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Ethicist says fertility breakthrough sends wrong message

Salesian Fr Norman Ford of Melbourne's Caroline Chisholm Centre for Health Ethics has said it would be wrong for fertile women to have a recently developed operation to allow them to give birth into their late 40s and 50s.

The media is reporting this morning on world-first surgery developed by Professor Jacques Donnez of the Catholic University of Louvain in Belgium offers new hope to women suffering cancer, and those who want to cheat their biological clocks.

Doctors yesterday announced a cancer patient had become pregnant after her ovaries were removed and frozen six years ago.

Chemotherapy and radiation treatment left the woman infertile before doctors last year re-implanted her ovaries. The woman, 32, stunned fertility experts by conceiving naturally.

Fr Ford said that while he would be happy to see married women with cancer making use of the technique, "the risk to their unborn child would be hard to justify when a woman is fertile and simply wants to extend her career".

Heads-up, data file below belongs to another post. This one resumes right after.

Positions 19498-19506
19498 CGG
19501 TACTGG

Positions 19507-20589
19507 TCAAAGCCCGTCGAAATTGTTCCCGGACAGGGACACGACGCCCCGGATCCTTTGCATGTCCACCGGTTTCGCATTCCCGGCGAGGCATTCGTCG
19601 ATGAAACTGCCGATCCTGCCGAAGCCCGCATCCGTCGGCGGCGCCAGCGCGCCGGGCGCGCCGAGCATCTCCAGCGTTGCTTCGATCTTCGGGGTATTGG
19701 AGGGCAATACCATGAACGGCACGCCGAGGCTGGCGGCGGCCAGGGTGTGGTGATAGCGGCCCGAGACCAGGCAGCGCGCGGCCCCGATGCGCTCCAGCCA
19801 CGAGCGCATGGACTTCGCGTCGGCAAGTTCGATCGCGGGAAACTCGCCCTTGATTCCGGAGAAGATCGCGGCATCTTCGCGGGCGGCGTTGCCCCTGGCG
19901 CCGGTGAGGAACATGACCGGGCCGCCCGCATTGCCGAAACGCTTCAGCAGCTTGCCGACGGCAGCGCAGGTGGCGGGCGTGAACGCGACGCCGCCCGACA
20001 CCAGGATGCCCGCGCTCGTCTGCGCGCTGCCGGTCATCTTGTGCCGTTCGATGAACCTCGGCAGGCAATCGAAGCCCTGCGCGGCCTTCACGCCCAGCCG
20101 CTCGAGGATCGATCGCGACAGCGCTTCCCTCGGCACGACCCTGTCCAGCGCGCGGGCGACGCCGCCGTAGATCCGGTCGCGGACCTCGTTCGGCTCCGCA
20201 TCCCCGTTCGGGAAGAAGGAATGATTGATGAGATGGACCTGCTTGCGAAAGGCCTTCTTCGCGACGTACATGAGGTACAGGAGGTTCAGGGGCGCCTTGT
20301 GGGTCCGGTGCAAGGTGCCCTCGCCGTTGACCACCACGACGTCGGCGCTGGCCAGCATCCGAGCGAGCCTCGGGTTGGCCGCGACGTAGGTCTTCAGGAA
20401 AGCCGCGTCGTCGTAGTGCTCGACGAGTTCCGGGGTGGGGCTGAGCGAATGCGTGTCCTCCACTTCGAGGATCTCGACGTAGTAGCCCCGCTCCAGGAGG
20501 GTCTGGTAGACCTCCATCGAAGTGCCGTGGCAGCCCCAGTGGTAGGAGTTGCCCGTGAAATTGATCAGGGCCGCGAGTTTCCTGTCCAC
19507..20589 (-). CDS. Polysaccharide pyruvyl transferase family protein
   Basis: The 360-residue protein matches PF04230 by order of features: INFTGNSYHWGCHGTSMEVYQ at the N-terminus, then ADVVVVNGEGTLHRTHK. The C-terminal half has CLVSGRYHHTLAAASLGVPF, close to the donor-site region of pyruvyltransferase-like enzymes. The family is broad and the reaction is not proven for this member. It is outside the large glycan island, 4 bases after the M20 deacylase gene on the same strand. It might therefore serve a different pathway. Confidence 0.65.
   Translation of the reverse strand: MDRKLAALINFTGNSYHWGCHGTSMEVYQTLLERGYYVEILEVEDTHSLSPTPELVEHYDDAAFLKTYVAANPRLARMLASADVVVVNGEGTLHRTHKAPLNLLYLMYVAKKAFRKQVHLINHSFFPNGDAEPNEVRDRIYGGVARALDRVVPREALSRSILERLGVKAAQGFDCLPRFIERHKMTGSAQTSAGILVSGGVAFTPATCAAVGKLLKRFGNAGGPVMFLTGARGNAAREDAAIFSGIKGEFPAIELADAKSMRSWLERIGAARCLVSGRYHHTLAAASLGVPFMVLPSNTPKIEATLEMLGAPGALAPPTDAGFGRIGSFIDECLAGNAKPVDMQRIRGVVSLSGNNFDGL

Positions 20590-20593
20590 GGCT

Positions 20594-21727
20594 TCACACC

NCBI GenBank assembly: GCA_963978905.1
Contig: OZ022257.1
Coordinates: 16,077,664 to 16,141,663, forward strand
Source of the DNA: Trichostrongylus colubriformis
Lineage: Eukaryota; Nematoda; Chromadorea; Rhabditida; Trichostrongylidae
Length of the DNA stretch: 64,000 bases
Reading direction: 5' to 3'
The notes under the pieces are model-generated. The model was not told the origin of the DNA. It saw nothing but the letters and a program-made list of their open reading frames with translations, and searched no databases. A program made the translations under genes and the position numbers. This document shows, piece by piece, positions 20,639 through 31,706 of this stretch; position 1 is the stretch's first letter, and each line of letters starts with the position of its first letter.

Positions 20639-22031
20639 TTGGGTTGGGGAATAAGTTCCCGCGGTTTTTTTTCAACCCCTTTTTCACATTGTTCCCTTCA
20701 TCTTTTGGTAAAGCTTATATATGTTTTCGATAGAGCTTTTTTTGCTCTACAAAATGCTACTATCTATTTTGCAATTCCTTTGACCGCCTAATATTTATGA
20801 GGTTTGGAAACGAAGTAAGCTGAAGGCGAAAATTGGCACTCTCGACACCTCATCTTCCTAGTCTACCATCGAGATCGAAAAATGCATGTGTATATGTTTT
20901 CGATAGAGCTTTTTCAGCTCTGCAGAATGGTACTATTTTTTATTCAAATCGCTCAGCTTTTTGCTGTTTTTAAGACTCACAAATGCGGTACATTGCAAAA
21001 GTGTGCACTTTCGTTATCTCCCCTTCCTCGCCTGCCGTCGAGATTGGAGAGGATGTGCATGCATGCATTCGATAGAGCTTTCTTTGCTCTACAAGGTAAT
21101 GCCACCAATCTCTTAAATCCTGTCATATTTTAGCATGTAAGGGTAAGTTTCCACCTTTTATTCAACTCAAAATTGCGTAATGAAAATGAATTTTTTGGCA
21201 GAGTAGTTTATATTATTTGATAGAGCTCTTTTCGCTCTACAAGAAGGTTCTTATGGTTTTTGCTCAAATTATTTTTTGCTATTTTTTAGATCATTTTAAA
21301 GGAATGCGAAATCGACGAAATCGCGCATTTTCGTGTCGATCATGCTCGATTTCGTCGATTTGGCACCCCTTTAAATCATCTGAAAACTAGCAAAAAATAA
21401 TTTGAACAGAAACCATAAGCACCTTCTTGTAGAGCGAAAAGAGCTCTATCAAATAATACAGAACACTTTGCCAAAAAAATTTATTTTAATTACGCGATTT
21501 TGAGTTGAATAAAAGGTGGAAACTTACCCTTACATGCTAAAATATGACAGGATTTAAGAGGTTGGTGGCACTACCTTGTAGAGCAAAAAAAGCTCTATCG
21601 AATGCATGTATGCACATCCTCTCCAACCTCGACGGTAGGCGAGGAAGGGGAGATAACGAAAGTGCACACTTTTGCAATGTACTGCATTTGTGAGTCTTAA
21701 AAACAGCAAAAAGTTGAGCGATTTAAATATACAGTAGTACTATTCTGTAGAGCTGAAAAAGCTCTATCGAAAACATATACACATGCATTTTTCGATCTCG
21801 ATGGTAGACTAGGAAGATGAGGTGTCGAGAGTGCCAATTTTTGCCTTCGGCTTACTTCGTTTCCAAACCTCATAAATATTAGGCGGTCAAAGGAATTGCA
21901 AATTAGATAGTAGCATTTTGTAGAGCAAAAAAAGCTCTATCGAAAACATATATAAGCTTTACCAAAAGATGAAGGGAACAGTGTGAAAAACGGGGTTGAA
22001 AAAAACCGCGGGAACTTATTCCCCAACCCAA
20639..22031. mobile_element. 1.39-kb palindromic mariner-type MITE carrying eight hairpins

"I would have serious reservations," he said.

New hope for young women with cancer (Herald-Sun 1/7/04)

Pregnancy from frozen ovary is world first (Sydney Morning Herald 1/7/04)
Infertile woman expecting baby after ovarian tissue transplant (The Guardian/Associated Press 30/6/04)
Cancer birth world first (Sky News 30/6/04)
First woman pregnant after ovary graft (Reuters/ABC Science 30/6/04)
Ovary transplant pregnancy first (BBC 29/6/04)
Tissue Reimplantation Helps Woman Conceive (Washington Post 30/6/04)
Baby on way after frozen ovary graft (London Daily Telegraph 30/6/04)
Abbott says new stem cells book goes beyond religion (CathNews 2/3/04)
Mercy Health & Aged Care: Caroline Chisholm Centre

31 Jul 2004